I love studying history. And one of the most pivotal times in American history was the Civil War. Progeny Press produces all sorts of literary study guides and I was very pleased to receive and review Across Five Aprils. Across Five Aprils is a novel by Irene Hunt which is set in the Civil War era; the main character in the book was actually the author’s grandfather. In the story, a family is divided as two sons fight on opposite sides. The book follows the youngest brother, Jethro, as he tried to make sense of what is going on around him.
The study guide is available in three formats: as a PDF file, as a printed booklet, or as a PDF file on CD. I reviewed the interactive PDF file version which costs $18.99. The printed and bound book is $18.99, and the PDF sent to you on a CD is $16.99. You can also order the CD and booklet together for $23.99. Regardless of the format purchased, you as the teacher can reproduce pages for your students. The guide is divided into sections; in this case the 12 chapters of the book were divided into 6 sections. Written for middle grade students, the study guide is meant to take 8-10 weeks to complete. The only other materials your student will need is the book, a dictionary, thesaurus, bible, and optional concordance.
The study guide suggests having the student read the book in its entirety within the first week of study. There are some suggestions for pre-reading activities, which include researching the cause of the Civil War and slavery issues. During the week of book reading the study guide suggests that your student read about Fort Sumter, study the Union and Confederate flags, and map out the battlefields as they take place in the book. Once the book is read, the meaty learning of the study guide begins.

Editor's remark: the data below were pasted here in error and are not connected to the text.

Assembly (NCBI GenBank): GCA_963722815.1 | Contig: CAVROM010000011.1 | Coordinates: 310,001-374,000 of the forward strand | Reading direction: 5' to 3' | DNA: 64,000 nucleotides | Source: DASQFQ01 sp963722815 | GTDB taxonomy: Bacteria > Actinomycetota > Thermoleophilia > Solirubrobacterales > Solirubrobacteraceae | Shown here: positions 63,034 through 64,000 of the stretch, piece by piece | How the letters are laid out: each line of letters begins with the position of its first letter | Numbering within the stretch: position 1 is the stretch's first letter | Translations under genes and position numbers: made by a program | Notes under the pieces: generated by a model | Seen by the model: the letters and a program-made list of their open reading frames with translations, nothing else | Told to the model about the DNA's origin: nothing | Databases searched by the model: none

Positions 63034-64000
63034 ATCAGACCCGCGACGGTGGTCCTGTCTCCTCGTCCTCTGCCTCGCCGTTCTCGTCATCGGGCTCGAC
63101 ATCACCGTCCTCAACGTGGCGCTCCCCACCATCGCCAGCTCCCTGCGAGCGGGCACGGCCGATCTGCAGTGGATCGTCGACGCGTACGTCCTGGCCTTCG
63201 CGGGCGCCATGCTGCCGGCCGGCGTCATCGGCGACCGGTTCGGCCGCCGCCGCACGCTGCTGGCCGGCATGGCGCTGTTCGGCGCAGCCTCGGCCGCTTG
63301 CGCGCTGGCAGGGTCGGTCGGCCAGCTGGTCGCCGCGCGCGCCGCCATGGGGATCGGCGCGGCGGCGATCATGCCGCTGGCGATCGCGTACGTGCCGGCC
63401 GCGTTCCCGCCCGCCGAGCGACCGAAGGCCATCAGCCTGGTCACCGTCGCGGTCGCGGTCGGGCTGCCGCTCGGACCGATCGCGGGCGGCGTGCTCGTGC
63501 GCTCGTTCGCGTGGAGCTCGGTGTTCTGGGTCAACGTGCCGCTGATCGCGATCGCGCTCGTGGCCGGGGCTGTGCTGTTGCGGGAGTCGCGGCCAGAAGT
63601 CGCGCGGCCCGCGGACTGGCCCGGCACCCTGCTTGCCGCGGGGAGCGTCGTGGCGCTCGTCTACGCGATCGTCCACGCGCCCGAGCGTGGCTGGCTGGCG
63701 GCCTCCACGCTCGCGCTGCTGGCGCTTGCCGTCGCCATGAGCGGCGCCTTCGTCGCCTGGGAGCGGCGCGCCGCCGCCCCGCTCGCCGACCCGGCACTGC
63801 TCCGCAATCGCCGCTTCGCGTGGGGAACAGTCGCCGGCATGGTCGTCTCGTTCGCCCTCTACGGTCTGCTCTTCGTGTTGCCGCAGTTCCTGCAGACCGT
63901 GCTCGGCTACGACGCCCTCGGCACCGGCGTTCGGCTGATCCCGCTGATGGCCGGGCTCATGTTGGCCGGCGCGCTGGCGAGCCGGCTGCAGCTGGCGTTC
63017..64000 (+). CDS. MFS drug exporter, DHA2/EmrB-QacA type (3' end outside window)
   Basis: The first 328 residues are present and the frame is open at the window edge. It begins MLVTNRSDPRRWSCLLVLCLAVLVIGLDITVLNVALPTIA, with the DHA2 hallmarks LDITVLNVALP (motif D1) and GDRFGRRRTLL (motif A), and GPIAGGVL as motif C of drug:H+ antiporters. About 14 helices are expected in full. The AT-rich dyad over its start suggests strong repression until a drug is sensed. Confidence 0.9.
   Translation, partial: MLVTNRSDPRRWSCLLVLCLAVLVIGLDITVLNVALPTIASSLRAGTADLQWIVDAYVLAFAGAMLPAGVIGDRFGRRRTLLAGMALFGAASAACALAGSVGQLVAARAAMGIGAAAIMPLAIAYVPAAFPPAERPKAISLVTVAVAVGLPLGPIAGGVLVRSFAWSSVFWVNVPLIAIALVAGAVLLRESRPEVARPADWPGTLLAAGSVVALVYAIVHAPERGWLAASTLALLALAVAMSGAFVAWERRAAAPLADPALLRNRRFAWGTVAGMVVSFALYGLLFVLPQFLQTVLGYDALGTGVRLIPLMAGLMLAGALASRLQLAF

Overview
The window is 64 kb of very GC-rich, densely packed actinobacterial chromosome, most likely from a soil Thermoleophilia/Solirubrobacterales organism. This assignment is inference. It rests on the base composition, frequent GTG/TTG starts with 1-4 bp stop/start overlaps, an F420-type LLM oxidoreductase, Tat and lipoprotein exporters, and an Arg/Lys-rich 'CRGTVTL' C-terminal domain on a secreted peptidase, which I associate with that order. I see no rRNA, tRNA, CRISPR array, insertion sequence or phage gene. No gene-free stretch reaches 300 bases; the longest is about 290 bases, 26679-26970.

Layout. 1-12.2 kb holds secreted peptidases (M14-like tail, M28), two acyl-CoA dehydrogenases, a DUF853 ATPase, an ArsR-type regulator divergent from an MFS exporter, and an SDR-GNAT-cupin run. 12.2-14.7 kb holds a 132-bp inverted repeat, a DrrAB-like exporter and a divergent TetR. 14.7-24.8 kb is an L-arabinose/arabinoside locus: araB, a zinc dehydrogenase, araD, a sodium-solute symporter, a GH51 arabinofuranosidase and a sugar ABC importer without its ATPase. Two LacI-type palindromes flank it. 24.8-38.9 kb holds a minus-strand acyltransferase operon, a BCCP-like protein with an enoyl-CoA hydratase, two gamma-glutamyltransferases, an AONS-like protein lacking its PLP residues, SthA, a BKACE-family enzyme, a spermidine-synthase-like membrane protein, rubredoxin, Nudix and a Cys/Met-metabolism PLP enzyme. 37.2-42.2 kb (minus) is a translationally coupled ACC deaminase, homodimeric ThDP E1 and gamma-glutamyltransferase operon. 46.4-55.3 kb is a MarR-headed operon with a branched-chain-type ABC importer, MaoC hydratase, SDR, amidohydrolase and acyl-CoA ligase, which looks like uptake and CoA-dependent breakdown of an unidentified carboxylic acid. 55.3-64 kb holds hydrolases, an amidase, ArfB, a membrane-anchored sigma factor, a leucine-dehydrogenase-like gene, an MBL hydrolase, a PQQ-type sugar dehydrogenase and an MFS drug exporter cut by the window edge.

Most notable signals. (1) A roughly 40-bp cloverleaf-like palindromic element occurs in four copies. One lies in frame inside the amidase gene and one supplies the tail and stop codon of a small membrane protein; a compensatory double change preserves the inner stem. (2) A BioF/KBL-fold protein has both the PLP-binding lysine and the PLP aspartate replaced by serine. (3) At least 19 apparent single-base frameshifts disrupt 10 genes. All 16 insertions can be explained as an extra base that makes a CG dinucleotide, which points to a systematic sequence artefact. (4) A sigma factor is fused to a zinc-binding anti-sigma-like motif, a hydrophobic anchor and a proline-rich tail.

Each section has a variety of sub sections: vocabulary, reading comprehension questions, connections with history and optional writing assignments. I liked the variety in the guide; in some sections the vocabulary was multiple choice, in others the student needed to fill in the blanks with a synonym using their thesaurus. There were “Dig Deeper” questions, which ask the student to evaluate the actions of the main character, or to compare the reaction of the patriarch to scripture.
The study guide also touches on other writing and grammatical instruction; there are explanations and questions about idioms, similes, metaphors, and personification. A persuasive paragraph assignment asks the student to show how scripture calls us to maturity and growth. There are suggestions for discussion with other students and optional activities.
After all the chapters have been studied there is an overview section with essay type questions. This part can be used as a test if the teacher wishes. Throughout these questions the student learns about plot, novel conflict, rising action, climax and motif. There are also essay and writing suggestions at the end of the guide; these include creative writing projects, imaginary letters, and biographies.
The version I reviewed was the interactive PDF, which is conveniently sent right to your email. It had blank fields which your student fills in; a very easy format to follow and correct. I appreciated that this study guide didn’t just ask questions, but also explained in simple language what a hyperbole was, or how to see dramatic irony in a novel. The questions in the sections were age appropriate and thought provoking; I especially liked how there was an emphasis on godliness and the use of scripture to evaluate character. Studying a historical novel in this way was good compliment to our homeschooling, and could easily be incorporated into a co-op setting. I am excited to see other well known books on Progeny Press’ website; and the wide range, from lower elementary to high school, of the study guides that they offer. See what other members of The Crew are saying about this and other literature guides here.
Disclaimer: As a member of the TOS Crew, I received this product, at no cost to me, for my honest and humble review. All opinions are mine.